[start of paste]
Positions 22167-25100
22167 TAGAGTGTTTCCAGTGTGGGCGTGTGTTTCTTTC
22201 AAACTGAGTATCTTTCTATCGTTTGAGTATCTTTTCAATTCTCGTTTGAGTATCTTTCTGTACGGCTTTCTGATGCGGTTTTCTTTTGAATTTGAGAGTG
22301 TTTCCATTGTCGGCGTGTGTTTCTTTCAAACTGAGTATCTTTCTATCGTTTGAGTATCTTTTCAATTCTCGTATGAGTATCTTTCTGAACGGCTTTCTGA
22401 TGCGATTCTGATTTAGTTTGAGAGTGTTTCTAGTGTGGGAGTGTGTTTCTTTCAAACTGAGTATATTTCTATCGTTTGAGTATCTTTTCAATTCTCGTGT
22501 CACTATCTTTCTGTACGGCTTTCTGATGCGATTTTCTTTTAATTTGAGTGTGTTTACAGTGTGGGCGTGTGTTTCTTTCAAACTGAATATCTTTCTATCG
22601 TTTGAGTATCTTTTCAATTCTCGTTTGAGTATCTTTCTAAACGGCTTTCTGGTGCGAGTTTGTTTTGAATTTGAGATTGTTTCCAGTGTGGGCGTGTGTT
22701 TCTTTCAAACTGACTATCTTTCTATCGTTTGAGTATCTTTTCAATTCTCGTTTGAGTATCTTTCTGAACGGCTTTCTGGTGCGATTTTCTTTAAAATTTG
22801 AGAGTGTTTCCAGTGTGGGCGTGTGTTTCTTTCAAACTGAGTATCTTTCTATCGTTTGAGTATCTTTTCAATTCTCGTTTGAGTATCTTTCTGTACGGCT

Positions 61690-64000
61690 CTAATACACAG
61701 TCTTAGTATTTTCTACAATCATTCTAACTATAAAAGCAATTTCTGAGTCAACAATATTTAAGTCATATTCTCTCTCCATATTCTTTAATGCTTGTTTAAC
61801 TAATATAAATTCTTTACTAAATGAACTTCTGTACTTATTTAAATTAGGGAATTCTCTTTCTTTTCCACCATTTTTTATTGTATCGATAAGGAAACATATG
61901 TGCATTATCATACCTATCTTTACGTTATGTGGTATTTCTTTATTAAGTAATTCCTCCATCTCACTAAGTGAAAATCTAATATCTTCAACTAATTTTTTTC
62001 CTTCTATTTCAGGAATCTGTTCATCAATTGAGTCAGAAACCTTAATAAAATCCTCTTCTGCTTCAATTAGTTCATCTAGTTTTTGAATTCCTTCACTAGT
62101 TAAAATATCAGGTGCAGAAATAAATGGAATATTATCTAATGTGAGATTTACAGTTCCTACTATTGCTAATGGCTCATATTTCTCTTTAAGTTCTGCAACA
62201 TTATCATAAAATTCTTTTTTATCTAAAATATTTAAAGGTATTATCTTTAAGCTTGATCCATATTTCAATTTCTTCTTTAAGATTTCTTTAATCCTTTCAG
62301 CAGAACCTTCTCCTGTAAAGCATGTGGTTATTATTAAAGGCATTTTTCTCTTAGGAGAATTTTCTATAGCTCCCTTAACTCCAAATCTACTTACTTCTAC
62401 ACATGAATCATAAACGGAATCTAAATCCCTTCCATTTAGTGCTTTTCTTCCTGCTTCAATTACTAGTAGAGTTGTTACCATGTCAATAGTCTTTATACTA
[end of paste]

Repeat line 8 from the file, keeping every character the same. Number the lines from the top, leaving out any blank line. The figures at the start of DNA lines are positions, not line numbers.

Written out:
22701 TCTTTCAAACTGACTATCTTTCTATCGTTTGAGTATCTTTTCAATTCTCGTTTGAGTATCTTTCTGAACGGCTTTCTGGTGCGATTTTCTTTAAAATTTG